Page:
CFDs and Futures are popular investment instruments that allow people to buy and sell assets with controlled risk easily. However, many investors are lost in differentiating CFDs trading and investing in futures. This article explores the distinction between contracts for difference and futures trading to give you a better understanding.
Futures and CFDs are similar products, that are both derivatives, meaning they are contracts for "buying and selling markets". Both of them are leveraged trading. You must carefully control the position and avoid excessive leverage. It is not recommended for novice investors.
|Trading Types||mainly OTC trading||floor trading|
|Tradable commodities||much more||fewer|
|Leverage||high leverage（1-100）||high leverage（10-20）|
|Trading hour||24h one day||Fixed|
|Additional expense||yes (Overnight fee)||no|
Here are a few key comparisons:
1. Differences in contract specifications: CFDs are more flexible
CFDs have no physical delivery and no expiry date issues. CFDs usually require less margin, so the leverage is greater, and the contract size and amount will be more flexible. Mitrade provides leverage from 1 to 200X on global markets, the minimum contract size is from 0.01, so you can set up your orders easily on your own.
2. Differences in fees: CFDs are suitable for short- and medium-term, while futures are suitable for long-term holding
Futures fees: commissions, taxes (usually low), spreads (very tiny)
CFD Fees: Spreads, Swap Fees
If you simply compare the cost, CFDs are higher than futures. If your funds are sufficient and the strategy is held for a long time, it is more recommended to use futures. CFDs are more suitable for short-term strategies, like day trading, and scalp trading.
A contract for difference (CFD) is a financial derivative instrument where the differences between open and closing trade prices determine the profit of the position. The investor doesn't have ownership of the physical good, product, or security.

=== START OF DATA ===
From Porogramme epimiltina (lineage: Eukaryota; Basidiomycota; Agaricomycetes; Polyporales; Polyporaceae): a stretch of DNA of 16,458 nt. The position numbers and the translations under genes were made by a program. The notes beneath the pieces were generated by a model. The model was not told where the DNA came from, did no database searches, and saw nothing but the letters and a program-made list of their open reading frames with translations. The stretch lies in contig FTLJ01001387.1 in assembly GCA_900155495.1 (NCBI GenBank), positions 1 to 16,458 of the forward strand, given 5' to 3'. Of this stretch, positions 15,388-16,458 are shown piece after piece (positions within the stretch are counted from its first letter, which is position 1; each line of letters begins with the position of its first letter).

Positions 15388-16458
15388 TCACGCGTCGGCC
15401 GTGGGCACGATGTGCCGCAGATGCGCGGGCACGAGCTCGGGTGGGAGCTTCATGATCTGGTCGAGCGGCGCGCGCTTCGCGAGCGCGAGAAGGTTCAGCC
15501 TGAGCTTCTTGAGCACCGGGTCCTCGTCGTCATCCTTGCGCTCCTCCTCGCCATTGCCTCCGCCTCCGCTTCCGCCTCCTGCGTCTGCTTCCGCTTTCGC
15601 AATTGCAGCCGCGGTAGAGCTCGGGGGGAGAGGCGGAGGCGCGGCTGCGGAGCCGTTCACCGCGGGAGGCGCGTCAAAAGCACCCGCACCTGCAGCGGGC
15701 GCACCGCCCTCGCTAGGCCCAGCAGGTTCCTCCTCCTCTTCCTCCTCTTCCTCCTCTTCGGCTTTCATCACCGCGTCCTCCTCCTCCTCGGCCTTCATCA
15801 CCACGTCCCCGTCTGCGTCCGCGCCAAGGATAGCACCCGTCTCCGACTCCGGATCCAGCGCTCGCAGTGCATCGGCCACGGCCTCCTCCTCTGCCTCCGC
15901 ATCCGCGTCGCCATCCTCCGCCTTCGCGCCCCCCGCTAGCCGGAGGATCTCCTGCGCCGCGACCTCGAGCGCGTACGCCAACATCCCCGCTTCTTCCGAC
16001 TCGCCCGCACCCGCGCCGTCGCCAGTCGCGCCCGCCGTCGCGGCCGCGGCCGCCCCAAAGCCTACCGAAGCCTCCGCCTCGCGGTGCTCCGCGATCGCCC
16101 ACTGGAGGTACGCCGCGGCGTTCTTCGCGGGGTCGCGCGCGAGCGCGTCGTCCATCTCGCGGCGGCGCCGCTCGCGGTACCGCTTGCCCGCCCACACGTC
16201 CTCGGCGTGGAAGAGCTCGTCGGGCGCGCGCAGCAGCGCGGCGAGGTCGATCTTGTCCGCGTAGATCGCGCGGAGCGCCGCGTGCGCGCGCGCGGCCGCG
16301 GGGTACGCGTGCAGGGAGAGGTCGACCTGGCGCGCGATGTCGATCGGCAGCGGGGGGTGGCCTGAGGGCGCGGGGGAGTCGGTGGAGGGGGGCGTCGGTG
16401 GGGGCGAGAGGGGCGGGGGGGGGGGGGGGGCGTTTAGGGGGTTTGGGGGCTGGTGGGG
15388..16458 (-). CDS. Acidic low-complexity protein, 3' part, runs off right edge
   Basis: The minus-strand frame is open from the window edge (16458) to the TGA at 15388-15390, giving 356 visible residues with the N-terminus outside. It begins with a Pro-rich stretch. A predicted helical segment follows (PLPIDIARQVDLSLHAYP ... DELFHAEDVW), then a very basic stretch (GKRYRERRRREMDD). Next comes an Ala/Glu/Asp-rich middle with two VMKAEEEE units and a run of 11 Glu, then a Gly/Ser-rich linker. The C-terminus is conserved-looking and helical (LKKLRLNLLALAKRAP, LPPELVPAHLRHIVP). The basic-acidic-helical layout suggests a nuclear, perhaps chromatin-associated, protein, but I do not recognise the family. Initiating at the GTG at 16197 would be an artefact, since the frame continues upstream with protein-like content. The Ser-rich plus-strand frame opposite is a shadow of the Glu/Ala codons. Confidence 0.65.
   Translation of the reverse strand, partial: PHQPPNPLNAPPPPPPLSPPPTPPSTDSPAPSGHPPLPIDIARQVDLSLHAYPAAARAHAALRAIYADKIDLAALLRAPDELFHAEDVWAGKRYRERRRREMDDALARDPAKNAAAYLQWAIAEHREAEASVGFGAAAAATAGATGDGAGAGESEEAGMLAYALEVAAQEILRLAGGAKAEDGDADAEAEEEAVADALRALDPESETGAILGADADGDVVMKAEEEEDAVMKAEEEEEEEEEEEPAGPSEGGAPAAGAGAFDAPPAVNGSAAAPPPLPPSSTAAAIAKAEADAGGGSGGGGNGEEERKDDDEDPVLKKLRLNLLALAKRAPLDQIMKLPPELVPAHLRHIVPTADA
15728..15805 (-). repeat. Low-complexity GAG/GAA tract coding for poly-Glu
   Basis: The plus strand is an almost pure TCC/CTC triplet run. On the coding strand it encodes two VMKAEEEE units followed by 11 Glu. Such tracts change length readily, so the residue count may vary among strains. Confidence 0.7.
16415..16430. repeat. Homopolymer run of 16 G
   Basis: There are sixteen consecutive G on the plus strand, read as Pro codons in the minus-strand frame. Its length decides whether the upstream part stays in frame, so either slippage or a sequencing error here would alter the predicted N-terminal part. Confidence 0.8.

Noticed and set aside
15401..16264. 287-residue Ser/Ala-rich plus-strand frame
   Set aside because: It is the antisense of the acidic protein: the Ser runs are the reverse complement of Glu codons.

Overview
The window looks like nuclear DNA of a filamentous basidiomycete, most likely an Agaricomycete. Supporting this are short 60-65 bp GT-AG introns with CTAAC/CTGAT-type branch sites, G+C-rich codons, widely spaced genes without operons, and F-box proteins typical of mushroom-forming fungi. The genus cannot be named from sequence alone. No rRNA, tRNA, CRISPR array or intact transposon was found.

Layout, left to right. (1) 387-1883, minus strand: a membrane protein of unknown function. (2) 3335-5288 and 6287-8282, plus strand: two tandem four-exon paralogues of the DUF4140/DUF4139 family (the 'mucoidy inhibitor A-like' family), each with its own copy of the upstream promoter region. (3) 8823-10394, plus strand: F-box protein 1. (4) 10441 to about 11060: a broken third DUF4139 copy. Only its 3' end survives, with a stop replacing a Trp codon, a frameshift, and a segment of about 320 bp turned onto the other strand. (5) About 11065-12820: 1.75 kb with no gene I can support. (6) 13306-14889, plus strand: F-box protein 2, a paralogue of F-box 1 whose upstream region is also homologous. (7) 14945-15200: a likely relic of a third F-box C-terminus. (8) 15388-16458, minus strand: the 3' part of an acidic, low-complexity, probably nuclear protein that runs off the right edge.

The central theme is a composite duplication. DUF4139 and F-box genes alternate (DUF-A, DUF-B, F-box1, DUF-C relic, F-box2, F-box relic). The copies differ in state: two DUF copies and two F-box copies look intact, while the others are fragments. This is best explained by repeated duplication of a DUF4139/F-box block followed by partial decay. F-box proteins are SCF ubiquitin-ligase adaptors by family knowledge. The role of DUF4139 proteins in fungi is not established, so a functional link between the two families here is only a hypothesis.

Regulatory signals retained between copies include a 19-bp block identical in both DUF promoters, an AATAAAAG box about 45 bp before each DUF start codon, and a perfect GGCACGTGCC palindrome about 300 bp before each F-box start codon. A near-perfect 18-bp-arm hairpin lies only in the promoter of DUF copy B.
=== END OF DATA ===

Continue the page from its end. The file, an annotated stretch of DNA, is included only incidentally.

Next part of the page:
Investors can trade CFDs in almost all investment markets. Leading brokers globally provide investors with contracts for differences in currencies, cryptocurrencies, sovereign debt, indices, and metals such as gold and silver.
Read more: What Is CFD Trading? Costs, Hours, Risks
A Futures contract is an agreement between two or more parties to purchase or sell an asset at a specific price on a set date in the future. It is called Future because it is a contract that will be executed in the future. Speculators, mutual funds, and portfolio managers trade futures contracts to anticipate price movements on an underlying asset in the future.
Futures contracts are presented in markets such as commodities, agricultural goods, energies, currencies, and indices.
Think about future contracts for oil. Crude producers set prices for oil barrels over the next year. So any oil contract spans 12 months. As such, they guarantee prices, production, and budgets.
The value of a contract for difference is determined by the difference between the opening and closing price of a trade and not ownership of the underlying asset. Therefore, you make money when you buy low and sell at a higher price, and vice versa.
Usually, when you go long or buy a currency pair, you speculate the price will go up. This means you will sell at a higher price. On the other hand, when you open a short position, you believe that the price will go down.
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● Has no fixed expiration date
● Allows trading of currency pairs, ETFs, indexes, commodities, and futures.
● Allow the use of leverage to boost your profits.
● Easy to trade
● Often not traded on central exchanges
● Significant risks caused by wild price fluctuations
● Not allowed in the United States
● Require risk management skills
Please note: Margin FX and CFD trading carries a high level of risk and is not suitable for all investors. Please read the Risk Disclosure Statement before choosing to start trading.